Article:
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Where There’s Smoke

Jay Duckworth • Answer Box • December 2, 2014

Duckworth in The Public Theater’s prop shop, assembling a “torch.”

Duckworth in The Public Theater’s prop shop, assembling a “torch.”

In order to create fire for an Iron Age King Lear, we needed something stronger than silk

"You’re obsessing again, we have the hand torches approved and ordered—just let it go.” 

So said Dan Sullivan, director for The Public Theater’s production of King Lear for their 2014 Shakespeare in the Park summer season. But despite his request, this Disney princess decided not to Let It Go.  

It all started at the first design meetings, when Sullivan revealed that this King Lear would be set in the last days of the Iron Age and that he wanted all four elements on stage: earth, air, fire and water. The scenic designer John Lee Beatty created a druidic set with all the elements represented, and one strict request: No silk flames. 

Clarke Peters in The Public Theater’s Shakespeare in the Park’s 2014 production of King Lear, with a prop torch from J&M Special Effects.

Clarke Peters in The Public Theater’s Shakespeare in the Park’s 2014 production of King Lear, with a prop torch from J&M Special Effects.

Now, I loved those silk flames since the first time I saw them, but since then they’ve become so commonplace that you can get them at any drug store’s Halloween display, and the trick has been done. I agreed with Beatty that it was time to come up with something that looked good enough to really fool the audience. We found the best torches we could and rented some fine ones from J&M Special Effects in Brooklyn for the actors to carry on. But something was still missing for me—and my dissatisfaction is what prompted Sullivan’s admonition. I couldn’t let it go.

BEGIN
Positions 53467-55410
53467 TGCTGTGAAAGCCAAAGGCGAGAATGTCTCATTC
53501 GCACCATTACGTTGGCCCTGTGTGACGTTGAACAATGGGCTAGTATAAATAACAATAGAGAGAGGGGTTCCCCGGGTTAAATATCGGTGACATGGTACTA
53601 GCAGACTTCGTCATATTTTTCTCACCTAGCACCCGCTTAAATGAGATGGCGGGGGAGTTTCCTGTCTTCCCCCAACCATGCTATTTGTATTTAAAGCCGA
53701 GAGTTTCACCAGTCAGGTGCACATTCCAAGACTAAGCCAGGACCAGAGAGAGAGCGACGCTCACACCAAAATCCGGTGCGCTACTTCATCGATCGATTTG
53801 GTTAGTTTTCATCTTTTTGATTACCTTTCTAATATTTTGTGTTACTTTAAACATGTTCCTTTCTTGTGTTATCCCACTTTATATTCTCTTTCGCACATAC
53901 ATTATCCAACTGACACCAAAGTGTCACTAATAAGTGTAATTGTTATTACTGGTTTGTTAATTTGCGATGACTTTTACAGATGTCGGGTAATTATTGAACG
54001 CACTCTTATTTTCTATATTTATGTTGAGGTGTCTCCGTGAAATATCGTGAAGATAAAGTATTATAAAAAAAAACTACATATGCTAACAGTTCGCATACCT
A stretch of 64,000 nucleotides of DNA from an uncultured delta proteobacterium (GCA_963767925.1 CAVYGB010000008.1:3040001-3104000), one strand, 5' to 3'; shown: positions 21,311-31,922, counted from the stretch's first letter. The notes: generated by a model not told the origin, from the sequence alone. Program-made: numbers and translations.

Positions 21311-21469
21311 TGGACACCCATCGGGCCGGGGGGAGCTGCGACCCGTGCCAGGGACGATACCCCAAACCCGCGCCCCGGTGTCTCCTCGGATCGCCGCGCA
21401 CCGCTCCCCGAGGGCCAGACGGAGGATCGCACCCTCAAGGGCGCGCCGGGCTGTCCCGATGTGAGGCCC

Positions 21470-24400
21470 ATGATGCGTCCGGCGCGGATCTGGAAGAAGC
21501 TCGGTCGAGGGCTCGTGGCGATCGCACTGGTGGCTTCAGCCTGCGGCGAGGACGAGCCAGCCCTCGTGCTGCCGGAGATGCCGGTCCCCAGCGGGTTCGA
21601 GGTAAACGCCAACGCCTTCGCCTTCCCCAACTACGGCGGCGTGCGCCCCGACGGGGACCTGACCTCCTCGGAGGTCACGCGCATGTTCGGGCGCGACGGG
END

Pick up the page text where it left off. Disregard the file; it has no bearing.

So I was primed when Beatty delivered his designs for a large war machine that would roll onstage. His designs called for one of the machines to have torches placed on it. I leapt at the opportunity. I asked one of my interns, Jessica Ayala, to bring down a bunch of long thin sticks I had seen in our green room. Meanwhile, I cut a piece of carpet tube about 4 inches long. Then I recruited the props shop supervisor, Rebecca David, to help me and together we taped the sticks around the outside of the tube. When she asked what I was doing, I said “I have no idea…” Essentially we were creating the look of a large wicker stave for a torch, but inverting it. I then took an LED color-changing water mister for desktop fountains and stuck it in the top of tube, obscured by the sticks. To help direct the misted air out above the top of the torch I stuck a straw in the mister. The “smoke” was pretty thin, and you could only see it if you were in a dark room, but it worked! 

To increase the smoke output we made another unit with just a gelled Mini-MAG light and a mini-fogger. This worked well enough, the wicker cage held the smoke so it was visible, but the smoke didn’t dance in the light. To help it move, I put a piece of clear gel in the stave near the area where the bottom of a flame would be. The gel created a choke point where the smoke was forced in, creating a vortex that let the smoke dance over the light and escape in thin and thick bursts. I took the prototype to Sullivan and Beatty and on their approval we created the final torch. 

In the final version we used 5-inch PVC pipe (painted to blend with wood on the outside, kept white on the inside to help the light pop), wrapped with small willow branches (175 branches for five torches) held in place by cable ties at the top and bottom. We hid the cable ties with jute string and then covered that in indoor/outdoor wood glue. Inside the PVC tube we placed a mini-fogger and some LED lights, topped off with our gel. Holly Burnell from electrics wired up the tiny fogger FX by Look Solutions and the LED’s that enabled us to authentic looking fire and smoke—without using any silk handkerchiefs.  


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